She would kill to be famous.
Sometimes a person wants something so badly they are willing to go to extreme lengths in order to live their dream. It compels them, drawing them in like hypnosis. They feel incomplete and unfulfilled if they fail in their self-ordained mission to reach whatever goal they set their eyes on. Some things require more commitment than others. Visiting a coveted destination requires but some funds and a passport. Staying in shape is a little trickier because of the consistent demand for time and energy. Changing jobs can be another, but trying to land a steady career in a field as treacherous and insecure as acting is a whole different ballgame. In the latest American independent horror film Starry Eyes, from the directing duo of Kevin Kölsch and Dennis Widmyer, viewers are taken on a fantastical and nightmarish descent into what it takes to make it big in the movie-making business.
Set in modern-day Los Angeles, the picture follows the trials and tribulations of one Sarah (Alex Essoe), a twenty-something struggling wannabe actress who lives with her friendly roommate Tracy (Amanda Fuller). To make ends meet she puts in some hours at a silly, high-concept chicken restaurant (the owner of which is played by Pat Healy who shows up for a handful of fun scenes) but her passion lies with movies and acting. A succession of casting calls go terribly wrong, which sends Sarah into hysteric fits that have her lock herself up in a bathroom stall and pull some of her hair out. Her latest episode of hysteria catches the eye of the casting director (Maria Olsen) of a mid-budget horror studio hoping to make a comeback after some years in development hell. After a decidedly unorthodox test screening, the producer (Louis Dezseran) decides to hire Sarah, much to her surprise and ecstatic delight. In return for the stardom, she is sure to earn however, the producer needs something from Sarah, something very…soulful.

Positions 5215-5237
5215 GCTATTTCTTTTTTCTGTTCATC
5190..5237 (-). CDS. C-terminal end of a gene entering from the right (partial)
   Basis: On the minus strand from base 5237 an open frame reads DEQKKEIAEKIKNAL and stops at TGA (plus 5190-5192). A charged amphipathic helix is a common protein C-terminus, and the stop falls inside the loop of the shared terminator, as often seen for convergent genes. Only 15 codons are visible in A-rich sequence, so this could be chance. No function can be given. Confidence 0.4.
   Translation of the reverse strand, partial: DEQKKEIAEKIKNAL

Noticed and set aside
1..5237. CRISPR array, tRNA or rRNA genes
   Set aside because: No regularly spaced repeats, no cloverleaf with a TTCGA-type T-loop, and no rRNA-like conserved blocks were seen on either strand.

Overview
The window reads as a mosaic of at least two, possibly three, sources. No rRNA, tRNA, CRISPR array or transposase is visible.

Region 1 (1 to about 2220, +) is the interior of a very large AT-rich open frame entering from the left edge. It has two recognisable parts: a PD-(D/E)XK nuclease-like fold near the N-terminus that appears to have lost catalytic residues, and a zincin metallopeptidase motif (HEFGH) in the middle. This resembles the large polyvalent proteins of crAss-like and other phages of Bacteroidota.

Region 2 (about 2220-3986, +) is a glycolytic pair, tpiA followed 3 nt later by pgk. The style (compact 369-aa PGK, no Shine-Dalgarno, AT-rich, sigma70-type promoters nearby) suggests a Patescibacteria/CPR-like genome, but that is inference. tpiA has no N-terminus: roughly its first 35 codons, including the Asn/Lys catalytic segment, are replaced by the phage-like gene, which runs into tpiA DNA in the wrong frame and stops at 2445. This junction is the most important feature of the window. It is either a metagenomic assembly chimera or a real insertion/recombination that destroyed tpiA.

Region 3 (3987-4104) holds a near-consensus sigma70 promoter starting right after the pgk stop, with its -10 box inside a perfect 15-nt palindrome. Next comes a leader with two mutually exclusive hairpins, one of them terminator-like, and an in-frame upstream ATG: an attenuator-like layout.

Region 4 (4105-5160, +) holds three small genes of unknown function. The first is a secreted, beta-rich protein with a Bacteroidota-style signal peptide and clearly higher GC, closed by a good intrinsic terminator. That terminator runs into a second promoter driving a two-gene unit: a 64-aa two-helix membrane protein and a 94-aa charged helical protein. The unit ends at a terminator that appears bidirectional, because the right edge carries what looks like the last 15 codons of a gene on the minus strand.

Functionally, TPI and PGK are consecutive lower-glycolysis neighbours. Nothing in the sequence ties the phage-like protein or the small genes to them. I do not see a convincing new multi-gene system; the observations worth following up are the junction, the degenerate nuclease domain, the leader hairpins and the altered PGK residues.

Starry Eyes is a Smartly Directed, Grisly Tale About Chasing One’s Dreams
In the perfect world, Starry Eyes would garner a greater following than it probably will. The domain of the small budget horror movie, especially American ones, offers a plethora of films, the totality of which offer just as much promise as they do disappointing, sometimes even disgust. It is akin to walking in a minefield because one never knows when the ground is going to blow up from under them. Just this year has seen the relatively wider releases of dreck the likes of Almost Human and All Cheerleaders Die, both films that can easily discourage horror movie junkies from continuing the exploration of what the American independent scene has to offer. Enter Kevin Kölsch and Dennis Widmyer who collectively bring forth a surprisingly effective, unnerving, fantastically gory, and thematically intelligent movie about the soul-sucking motion pictures industry in the City of Angels.